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J Immunol. 2001 Mar 15;166(6):4254-9.

Dendritic cells injected via different routes induce immunity in cancer patients.

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Department of Pathology, Stanford University School of Medicine, Palo Alto, CA 94304, USA.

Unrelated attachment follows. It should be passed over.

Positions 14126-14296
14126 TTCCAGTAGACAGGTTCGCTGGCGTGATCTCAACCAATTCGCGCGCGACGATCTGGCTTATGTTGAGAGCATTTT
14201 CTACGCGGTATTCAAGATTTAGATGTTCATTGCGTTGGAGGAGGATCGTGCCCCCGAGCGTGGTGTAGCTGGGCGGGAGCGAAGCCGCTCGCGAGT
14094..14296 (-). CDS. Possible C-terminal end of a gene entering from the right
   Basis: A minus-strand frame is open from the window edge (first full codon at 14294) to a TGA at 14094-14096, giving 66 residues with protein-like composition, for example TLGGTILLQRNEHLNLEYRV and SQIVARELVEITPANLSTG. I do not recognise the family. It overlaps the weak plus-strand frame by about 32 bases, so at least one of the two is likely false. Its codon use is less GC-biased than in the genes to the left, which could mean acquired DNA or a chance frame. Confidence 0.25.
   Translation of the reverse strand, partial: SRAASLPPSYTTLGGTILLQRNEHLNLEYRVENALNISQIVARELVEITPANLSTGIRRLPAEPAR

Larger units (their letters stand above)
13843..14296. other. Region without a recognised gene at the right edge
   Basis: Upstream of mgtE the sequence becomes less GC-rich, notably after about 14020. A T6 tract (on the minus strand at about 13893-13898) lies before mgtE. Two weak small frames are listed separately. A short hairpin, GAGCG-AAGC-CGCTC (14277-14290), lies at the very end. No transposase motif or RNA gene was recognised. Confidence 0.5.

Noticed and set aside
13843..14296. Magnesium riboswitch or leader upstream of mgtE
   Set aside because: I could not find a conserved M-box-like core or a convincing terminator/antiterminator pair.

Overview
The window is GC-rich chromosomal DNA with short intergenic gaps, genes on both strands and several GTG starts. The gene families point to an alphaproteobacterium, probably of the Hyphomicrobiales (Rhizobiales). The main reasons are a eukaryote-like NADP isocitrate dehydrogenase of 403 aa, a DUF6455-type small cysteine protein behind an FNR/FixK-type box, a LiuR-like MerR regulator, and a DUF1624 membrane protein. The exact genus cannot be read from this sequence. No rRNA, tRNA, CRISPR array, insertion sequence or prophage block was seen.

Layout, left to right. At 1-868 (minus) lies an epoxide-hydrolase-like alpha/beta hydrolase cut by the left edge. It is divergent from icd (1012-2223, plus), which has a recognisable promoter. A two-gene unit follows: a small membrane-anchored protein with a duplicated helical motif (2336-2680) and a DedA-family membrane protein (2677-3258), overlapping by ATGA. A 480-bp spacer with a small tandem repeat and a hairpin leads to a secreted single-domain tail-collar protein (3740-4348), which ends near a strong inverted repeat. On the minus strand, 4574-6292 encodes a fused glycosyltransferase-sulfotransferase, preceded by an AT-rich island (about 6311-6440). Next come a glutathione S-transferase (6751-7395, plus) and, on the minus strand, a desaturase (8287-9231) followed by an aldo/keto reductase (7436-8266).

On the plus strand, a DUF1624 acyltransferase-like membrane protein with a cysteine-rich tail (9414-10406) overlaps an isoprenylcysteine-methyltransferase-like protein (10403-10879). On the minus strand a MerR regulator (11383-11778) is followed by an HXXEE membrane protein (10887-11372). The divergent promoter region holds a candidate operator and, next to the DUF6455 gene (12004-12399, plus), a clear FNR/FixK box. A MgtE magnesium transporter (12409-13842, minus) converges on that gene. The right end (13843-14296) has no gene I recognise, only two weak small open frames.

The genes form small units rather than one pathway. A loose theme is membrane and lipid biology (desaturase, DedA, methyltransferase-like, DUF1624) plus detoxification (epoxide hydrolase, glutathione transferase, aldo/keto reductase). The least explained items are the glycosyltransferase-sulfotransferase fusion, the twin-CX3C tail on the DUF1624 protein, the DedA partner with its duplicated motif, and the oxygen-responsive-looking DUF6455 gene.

Dendritic cells (DC) represent potent APCs that are capable of generating tumor-specific immunity. We performed a pilot clinical trial using Ag-pulsed DC as a tumor vaccine. Twenty-one patients with metastatic prostate cancer received two monthly injections of DC enriched and activated from their PBMC. DC were cocultured ex vivo with recombinant mouse prostatic acid phosphatase as the target neoantigen. Following enrichment, DC developed an activated phenotype with up-regulation of CD80, CD86, and CD83 expression. During culture, the DC maintained their levels of various adhesion molecules, including CD44, LFA-1, cutaneous lymphocyte-associated Ag, and CD49d, up-regulated CCR7, but lost CD62 ligand and CCR5. In the absence of CD62 ligand, such cells would not be expected to prime T cells efficiently if administered i.v. due to their inability to access lymphoid tissue via high endothelial venules. To assess this possibility, three patient cohorts were immunized with Ag-pulsed DC by i.v., intradermal (i.d.), or intralymphatic (i.l.) injection. All patients developed Ag-specific T cell immune responses following immunization, regardless of route. Induction of IFN-gamma production, however, was seen only with i.d. and i.l. routes of administration, and no IL-4 responses were seen regardless of route, consistent with the induction of Th1-type immunity. Five of nine patients who were immunized by the i.v. route developed Ag-specific Abs compared with one of six for i.d. and two of six for i.l. routes. These results suggest that while activated DC can prime T cell immunity regardless of route, the quality of this response and induction of Ag-specific Abs may be affected by the route of administration.

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